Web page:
Researchers from the University of British Columbia found that aerobic exercise increases hippocampal volume — the part of the brain associated with spatial and episodic memory — in women over the age of 70. Such exercise not only improves memory loss, but helps prevent it as well. Researchers also found that it can also reduce stress and anxiety, boost self-esteem, and release endorphins. Many people take medication to solve each and every one of these issues, but the solution to these ills may be a lot simpler than you think!

How it works?

Studies of MRI to measure brain activity found that when participants viewed nature scenes, the anterior insular cortex (the activity center of human empathy), lit up compared to  images of urban scenes, the amygdala located deep in the anterior inferior temporal lobe of the brain (associated with fear and anxiety) was triggered.

Here are the main catalysts:
ü  Oxytocin. Is a hormone that is released into the blood during various types of touching; cuddling, hugging, kissing, and so on. Oxytocin stimulates muscle contractions and increases heart rate producing emotional feeling associated with love, peace, nurturing, and security. Hiking and viewing nature are catalysts for such a release, and who does not need to feel loved? Especially when you are in the dumps.
ü  Endorphins. Are released by the pituitary gland, and makes you feel stimulated, blocking out feelings of pain, allowing one to “get over” what they may be experiencing in their life at the time.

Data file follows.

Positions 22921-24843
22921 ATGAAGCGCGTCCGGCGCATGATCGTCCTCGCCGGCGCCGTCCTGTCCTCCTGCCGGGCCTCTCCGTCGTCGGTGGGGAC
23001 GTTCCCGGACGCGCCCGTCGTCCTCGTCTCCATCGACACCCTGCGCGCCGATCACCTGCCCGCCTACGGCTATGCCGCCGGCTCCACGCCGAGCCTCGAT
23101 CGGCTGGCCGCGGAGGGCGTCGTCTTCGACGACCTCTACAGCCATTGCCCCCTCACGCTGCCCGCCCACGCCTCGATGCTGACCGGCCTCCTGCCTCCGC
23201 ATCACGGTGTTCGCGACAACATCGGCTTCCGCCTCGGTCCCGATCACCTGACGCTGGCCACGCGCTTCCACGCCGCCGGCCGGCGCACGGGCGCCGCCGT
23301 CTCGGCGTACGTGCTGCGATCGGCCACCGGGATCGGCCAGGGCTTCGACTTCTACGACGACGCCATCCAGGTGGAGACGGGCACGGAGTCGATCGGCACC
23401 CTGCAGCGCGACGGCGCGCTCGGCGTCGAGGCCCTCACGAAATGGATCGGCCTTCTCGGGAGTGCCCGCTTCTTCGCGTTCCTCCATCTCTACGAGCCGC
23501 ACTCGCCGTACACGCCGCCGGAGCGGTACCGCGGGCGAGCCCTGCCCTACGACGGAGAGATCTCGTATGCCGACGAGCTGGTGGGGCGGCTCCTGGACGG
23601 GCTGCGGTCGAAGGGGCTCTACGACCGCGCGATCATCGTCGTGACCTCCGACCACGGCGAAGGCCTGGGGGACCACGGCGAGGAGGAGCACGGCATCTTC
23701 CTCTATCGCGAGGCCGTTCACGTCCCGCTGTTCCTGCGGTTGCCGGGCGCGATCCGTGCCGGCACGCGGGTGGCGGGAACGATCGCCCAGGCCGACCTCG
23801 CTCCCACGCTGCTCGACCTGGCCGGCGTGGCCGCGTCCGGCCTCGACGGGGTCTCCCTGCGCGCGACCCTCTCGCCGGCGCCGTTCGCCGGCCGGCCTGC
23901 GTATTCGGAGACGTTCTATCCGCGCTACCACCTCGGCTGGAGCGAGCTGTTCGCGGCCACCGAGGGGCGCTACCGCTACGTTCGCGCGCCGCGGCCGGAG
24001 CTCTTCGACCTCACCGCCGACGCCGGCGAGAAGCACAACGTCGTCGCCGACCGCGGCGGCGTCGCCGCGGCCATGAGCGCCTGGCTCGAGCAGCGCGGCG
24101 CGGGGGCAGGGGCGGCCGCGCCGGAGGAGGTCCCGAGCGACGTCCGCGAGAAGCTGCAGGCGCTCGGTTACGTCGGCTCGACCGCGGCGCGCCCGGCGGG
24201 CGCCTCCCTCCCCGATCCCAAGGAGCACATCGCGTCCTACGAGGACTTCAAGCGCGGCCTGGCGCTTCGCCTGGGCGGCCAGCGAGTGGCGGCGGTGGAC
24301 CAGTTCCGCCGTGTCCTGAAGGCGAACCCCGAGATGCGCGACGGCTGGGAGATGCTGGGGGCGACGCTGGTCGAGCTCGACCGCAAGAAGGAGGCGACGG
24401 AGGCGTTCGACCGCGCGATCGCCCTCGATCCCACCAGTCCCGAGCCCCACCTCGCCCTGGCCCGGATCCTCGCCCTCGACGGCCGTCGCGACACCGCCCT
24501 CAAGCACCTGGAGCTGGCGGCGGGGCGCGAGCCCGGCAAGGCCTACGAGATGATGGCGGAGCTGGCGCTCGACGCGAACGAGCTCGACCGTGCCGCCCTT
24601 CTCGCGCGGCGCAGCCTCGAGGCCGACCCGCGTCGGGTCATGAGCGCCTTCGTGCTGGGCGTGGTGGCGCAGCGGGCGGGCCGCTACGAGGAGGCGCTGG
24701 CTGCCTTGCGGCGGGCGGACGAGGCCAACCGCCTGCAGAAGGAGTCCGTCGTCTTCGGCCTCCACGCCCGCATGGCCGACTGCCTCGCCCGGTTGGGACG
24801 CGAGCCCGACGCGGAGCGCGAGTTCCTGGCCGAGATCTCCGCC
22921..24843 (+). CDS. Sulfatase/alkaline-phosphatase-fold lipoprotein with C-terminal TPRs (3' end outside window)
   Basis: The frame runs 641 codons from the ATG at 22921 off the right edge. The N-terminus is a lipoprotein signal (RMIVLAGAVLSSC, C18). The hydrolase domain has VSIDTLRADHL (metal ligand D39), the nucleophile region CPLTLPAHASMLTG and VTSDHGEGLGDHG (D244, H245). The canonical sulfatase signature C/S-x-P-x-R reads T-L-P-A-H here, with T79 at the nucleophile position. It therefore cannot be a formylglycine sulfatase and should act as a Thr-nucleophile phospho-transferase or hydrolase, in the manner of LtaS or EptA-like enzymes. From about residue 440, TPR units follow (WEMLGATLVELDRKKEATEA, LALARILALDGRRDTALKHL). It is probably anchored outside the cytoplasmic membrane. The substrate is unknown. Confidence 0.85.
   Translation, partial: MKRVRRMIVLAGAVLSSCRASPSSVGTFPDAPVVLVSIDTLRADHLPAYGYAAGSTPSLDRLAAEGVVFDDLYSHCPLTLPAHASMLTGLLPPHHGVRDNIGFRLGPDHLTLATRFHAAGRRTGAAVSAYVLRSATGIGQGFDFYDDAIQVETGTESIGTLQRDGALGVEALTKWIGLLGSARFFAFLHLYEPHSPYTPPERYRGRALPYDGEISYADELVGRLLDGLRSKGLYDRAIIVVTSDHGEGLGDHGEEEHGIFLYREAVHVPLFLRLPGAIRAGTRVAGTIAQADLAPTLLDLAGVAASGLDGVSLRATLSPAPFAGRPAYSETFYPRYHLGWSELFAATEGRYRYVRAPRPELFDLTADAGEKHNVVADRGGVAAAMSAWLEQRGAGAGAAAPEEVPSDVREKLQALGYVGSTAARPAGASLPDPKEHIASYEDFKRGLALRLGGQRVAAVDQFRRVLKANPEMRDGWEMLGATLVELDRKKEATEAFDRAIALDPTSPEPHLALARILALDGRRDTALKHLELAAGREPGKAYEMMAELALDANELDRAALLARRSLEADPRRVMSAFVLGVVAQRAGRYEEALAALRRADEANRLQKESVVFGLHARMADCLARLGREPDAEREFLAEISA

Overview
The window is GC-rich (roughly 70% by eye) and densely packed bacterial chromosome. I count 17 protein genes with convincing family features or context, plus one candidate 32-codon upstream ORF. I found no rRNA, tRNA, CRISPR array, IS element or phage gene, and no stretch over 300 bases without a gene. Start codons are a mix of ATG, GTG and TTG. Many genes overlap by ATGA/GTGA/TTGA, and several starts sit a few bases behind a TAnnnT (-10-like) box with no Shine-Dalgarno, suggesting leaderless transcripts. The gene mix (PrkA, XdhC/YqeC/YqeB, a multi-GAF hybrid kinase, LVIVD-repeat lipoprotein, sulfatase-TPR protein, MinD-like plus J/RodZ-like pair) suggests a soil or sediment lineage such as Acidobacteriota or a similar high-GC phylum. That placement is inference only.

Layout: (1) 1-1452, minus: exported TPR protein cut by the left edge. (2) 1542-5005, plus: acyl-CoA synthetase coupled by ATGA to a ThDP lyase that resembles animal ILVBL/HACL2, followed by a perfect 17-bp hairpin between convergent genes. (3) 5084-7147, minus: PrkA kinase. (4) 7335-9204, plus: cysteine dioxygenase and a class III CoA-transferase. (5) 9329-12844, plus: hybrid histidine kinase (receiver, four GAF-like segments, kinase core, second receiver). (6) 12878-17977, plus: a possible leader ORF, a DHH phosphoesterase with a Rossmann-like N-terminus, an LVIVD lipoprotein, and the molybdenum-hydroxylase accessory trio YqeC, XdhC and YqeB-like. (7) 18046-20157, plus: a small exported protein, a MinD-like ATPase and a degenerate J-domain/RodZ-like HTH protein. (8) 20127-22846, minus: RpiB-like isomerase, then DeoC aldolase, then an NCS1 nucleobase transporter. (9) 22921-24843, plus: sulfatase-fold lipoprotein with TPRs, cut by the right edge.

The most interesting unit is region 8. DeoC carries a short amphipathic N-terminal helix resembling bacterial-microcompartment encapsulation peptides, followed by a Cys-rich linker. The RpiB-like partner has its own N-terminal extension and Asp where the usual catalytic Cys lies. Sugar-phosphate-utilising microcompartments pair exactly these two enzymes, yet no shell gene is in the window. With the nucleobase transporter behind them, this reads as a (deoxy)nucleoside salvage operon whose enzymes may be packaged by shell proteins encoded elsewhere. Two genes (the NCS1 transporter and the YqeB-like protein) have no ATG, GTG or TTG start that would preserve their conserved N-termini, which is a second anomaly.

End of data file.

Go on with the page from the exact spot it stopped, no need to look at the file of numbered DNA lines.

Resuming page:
ü  Dopamine. Is a pleasure chemical, and is often associated with orgasms. Hiking stimulates dopamine production, not exactly providing you the big “O”, but definitely getting some of the happy feels shooting through your system instead of the “poor me” vibes.
ü  Serotonin. A chemical responsible for happiness, restful sleep, and a healthy appetite. Serotonin works with endorphins to make walking and hiking a pleasurable activity. It also encourages more serotonin and brings more energy and clearer thinking, pushing those depressive, confusing thoughts aside.

So, all in all, the activity of hiking isn’t just about the exercise, but the visual cues and hormone release that makes different areas of our brains light up, triggering good emotions and lowering stress, reducing depression, and giving us an overall feeling well-being, thus helping relieve a depressive state.

More healing Benefits of Hiking

Some research suggests that the physical benefits of hiking extend far beyond cardiovascular health, and may even go as far as to help cancer patients recover. In a study published in the International Journal of Sports Medicine researchers measured oxidative stress (thought to play a role in the onset, progression and recurrence of cancer) rates of women with breast cancer and men with prostate cancer before and after hiking. The study found that long distance hiking trips may improve the antioxidative capacity, which helps fight off disease, in the blood of oncological patients. Another study showed that breast cancer survivors who exercised regularly — many in the form of hiking — believed that physical activity complemented their recovery from cancer treatment.

How Can You Begin To Start Hiking?

Luckily, hiking is one of the easiest and least expensive sports to get involved in, and it can have great benefits for the whole family, including grandma! Start out small and test your abilities. Do what works for you — if that means just walking through trails in a park, that is fine. Any exercise outdoors is better than none. You can easily find maps of trails around your home online, and there are plenty of smartphone apps to map them out, too.

Make sure you have some good sturdy hiking shoes, a hat, and a water bottle, and be sure to layer your clothing so you can take things on or off easily as you warm up and cool down. You may want to consider using trekking poles as well, which can increase your speed and take some of the pressure off your knees.